While working with the Kaiser Permanente National Equity, Inclusion and Diversity Team, one of the team members told the team that she is committing to no longer using the word ‘guys’ to describe a group of people that is comprised of women and men. A diversity team, perhaps more than any other team, needs to be the change they want to see in the world. That hit me. I use ‘guys’ while working with teams all the time and have for 20 years. And over the last year, it’s felt more uncomfortable – especially if I’m addressing a group of women with no ‘guys’ in sight. So that moment I committed as well. I want my impact to be positive. And while I harbor no conscious ill intent using that word, it’s impact that matters to others, not intent. This is how change happens: Lack of awareness Awareness that is built up in the background over time Contemplation but not action Epiphany (often accompanied by excitement and/or remorse) Decision to change Make the change public. She did to her team. And I’m doing it with you, my team. Conscious, persistent action Change sticks sometimes, sometimes it doesn’t. Play the change – try, fail, learn, try again. Stay in the game no matter what Change is internalized. It’s now unconscious level and happens naturally without any additional effort. So what’s the new word? I’m going with team or everyone for now. I’ll keep playing with it. Like all change, it’s awkward at first, and takes more energy. The longer a day with a team is, the more likely I’ll be to unconsciously say ‘guys’. And it’s no big deal if I do. But I will persist, and over time the conscious change will be engrained unconsciously. Where are you in the change cycle with what you’re trying to change?

Also posted in Persistence | Comments closed

Two boys playing with $100,000,000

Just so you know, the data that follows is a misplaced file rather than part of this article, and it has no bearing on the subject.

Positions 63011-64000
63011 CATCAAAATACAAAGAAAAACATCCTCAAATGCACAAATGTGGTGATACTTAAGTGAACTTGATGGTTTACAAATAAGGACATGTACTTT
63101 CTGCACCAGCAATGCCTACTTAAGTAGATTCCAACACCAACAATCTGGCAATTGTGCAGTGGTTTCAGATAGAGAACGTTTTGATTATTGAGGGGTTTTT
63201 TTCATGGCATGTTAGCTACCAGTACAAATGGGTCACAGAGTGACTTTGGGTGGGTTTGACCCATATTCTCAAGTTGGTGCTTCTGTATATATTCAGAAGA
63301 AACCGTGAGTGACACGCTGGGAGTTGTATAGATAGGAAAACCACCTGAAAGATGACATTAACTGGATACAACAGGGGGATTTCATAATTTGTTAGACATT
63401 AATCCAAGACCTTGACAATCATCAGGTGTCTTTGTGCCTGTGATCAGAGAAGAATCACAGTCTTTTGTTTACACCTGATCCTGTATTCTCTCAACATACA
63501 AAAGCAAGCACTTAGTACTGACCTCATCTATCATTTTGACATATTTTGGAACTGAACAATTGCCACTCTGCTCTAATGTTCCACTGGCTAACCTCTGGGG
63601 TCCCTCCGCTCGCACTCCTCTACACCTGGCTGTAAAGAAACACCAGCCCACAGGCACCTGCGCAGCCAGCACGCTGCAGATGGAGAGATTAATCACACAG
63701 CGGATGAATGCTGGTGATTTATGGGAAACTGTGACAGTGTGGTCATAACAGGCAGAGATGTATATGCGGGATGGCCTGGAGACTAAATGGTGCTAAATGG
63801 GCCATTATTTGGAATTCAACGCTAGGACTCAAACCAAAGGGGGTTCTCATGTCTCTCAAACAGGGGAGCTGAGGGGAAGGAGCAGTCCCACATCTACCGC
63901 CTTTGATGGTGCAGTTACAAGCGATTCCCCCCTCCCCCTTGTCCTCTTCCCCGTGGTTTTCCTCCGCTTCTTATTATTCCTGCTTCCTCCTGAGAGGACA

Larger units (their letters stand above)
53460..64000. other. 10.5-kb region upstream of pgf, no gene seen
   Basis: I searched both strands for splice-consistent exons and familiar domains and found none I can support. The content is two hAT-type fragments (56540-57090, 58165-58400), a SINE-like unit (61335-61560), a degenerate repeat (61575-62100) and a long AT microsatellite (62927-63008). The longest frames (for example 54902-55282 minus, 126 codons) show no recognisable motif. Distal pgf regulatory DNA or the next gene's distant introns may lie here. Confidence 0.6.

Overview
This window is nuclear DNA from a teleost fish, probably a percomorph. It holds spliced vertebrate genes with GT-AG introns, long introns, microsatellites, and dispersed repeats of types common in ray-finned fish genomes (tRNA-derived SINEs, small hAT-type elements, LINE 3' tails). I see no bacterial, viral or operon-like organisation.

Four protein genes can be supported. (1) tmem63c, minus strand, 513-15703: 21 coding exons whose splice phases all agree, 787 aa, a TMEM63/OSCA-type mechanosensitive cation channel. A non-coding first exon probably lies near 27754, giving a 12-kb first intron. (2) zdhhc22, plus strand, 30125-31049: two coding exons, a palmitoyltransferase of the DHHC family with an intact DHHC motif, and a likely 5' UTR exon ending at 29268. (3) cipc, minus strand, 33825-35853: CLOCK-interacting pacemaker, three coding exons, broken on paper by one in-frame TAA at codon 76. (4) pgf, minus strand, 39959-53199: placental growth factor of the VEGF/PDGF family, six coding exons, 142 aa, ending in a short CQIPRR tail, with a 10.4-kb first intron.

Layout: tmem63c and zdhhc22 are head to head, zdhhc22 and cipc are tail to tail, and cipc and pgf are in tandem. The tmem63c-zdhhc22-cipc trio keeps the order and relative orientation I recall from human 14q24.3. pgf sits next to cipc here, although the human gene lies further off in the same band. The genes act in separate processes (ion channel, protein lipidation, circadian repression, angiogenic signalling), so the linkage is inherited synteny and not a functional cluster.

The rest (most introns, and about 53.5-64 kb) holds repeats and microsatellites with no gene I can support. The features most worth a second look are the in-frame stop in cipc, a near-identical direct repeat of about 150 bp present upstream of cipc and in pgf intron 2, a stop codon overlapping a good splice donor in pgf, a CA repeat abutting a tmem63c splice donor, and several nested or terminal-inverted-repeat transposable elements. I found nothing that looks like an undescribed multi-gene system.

Dunkirk Director Christopher Nolan and cinematographer Hoyte Van Hoytema are everywhere in behind the scenes photos of the filming of the movie Dunkirk. It looks like the $100 million movie that two boys filmed. That’s the two of them in the water next to the plane in the photo above. Hoytema is the bearded man on the left and Nolan is the blonde man on the right. After all the preparation for filming – I’m sure it’s a long journey from idea to writing to funding to first day on set – the arduous task of actually filming the movie is like finally arriving at your favorite playground. They weren’t letting anyone else do the fun part – the actual doing the work, filming the movie. And that was where they played with their creativity. Story after story in interviews told of ‘never been done before’. Like Roger Bannister’s miracle mile they turned impossible into reality. It was not easy. Hand in hand with ‘never been done before’ is ‘how do we do this’? Trial and error involves a lot of error to learn. In a $100,000,000-spending high stress situation there’s a lot riding on success. And the water in the English channel is not known for its balmy temperatures. 59 degrees Farenheit is normal for June. Most of the movie was filmed outside in the real original Dunkirk locations. Weather was unpredictable and rarely cooperative. Towards the end of filming production moved onto a set for some of the water scenes. Many of the crew and producers were relieved that everything just got easier – controlled environment, temperature, no worries about rain, tides, waves. But not Hoytema. “On days like this Chris and I would look at each other and say, ‘I don’t like this.’ It’s warm, the water is acceptable in temperature. This is all too convenient and it’s all too nice. [Laughs] It’s something you have to learn to live with.” Play isn’t meant to be easy. Too easy, too ‘convenient and nice’ and the fun is drained from it. Play is meant to engage us, enthrall us, take us over. To finally be immersed, joyfully engaging a challenge. If you want to play more, you might look for the places that are difficult already and bring in the play element. Or if you’re really brave, look for your equivalent of $100,000,000 on the line. Take the leap and jump in. The water’s either fine or (hopefully) cold enough to shock and excite you into play.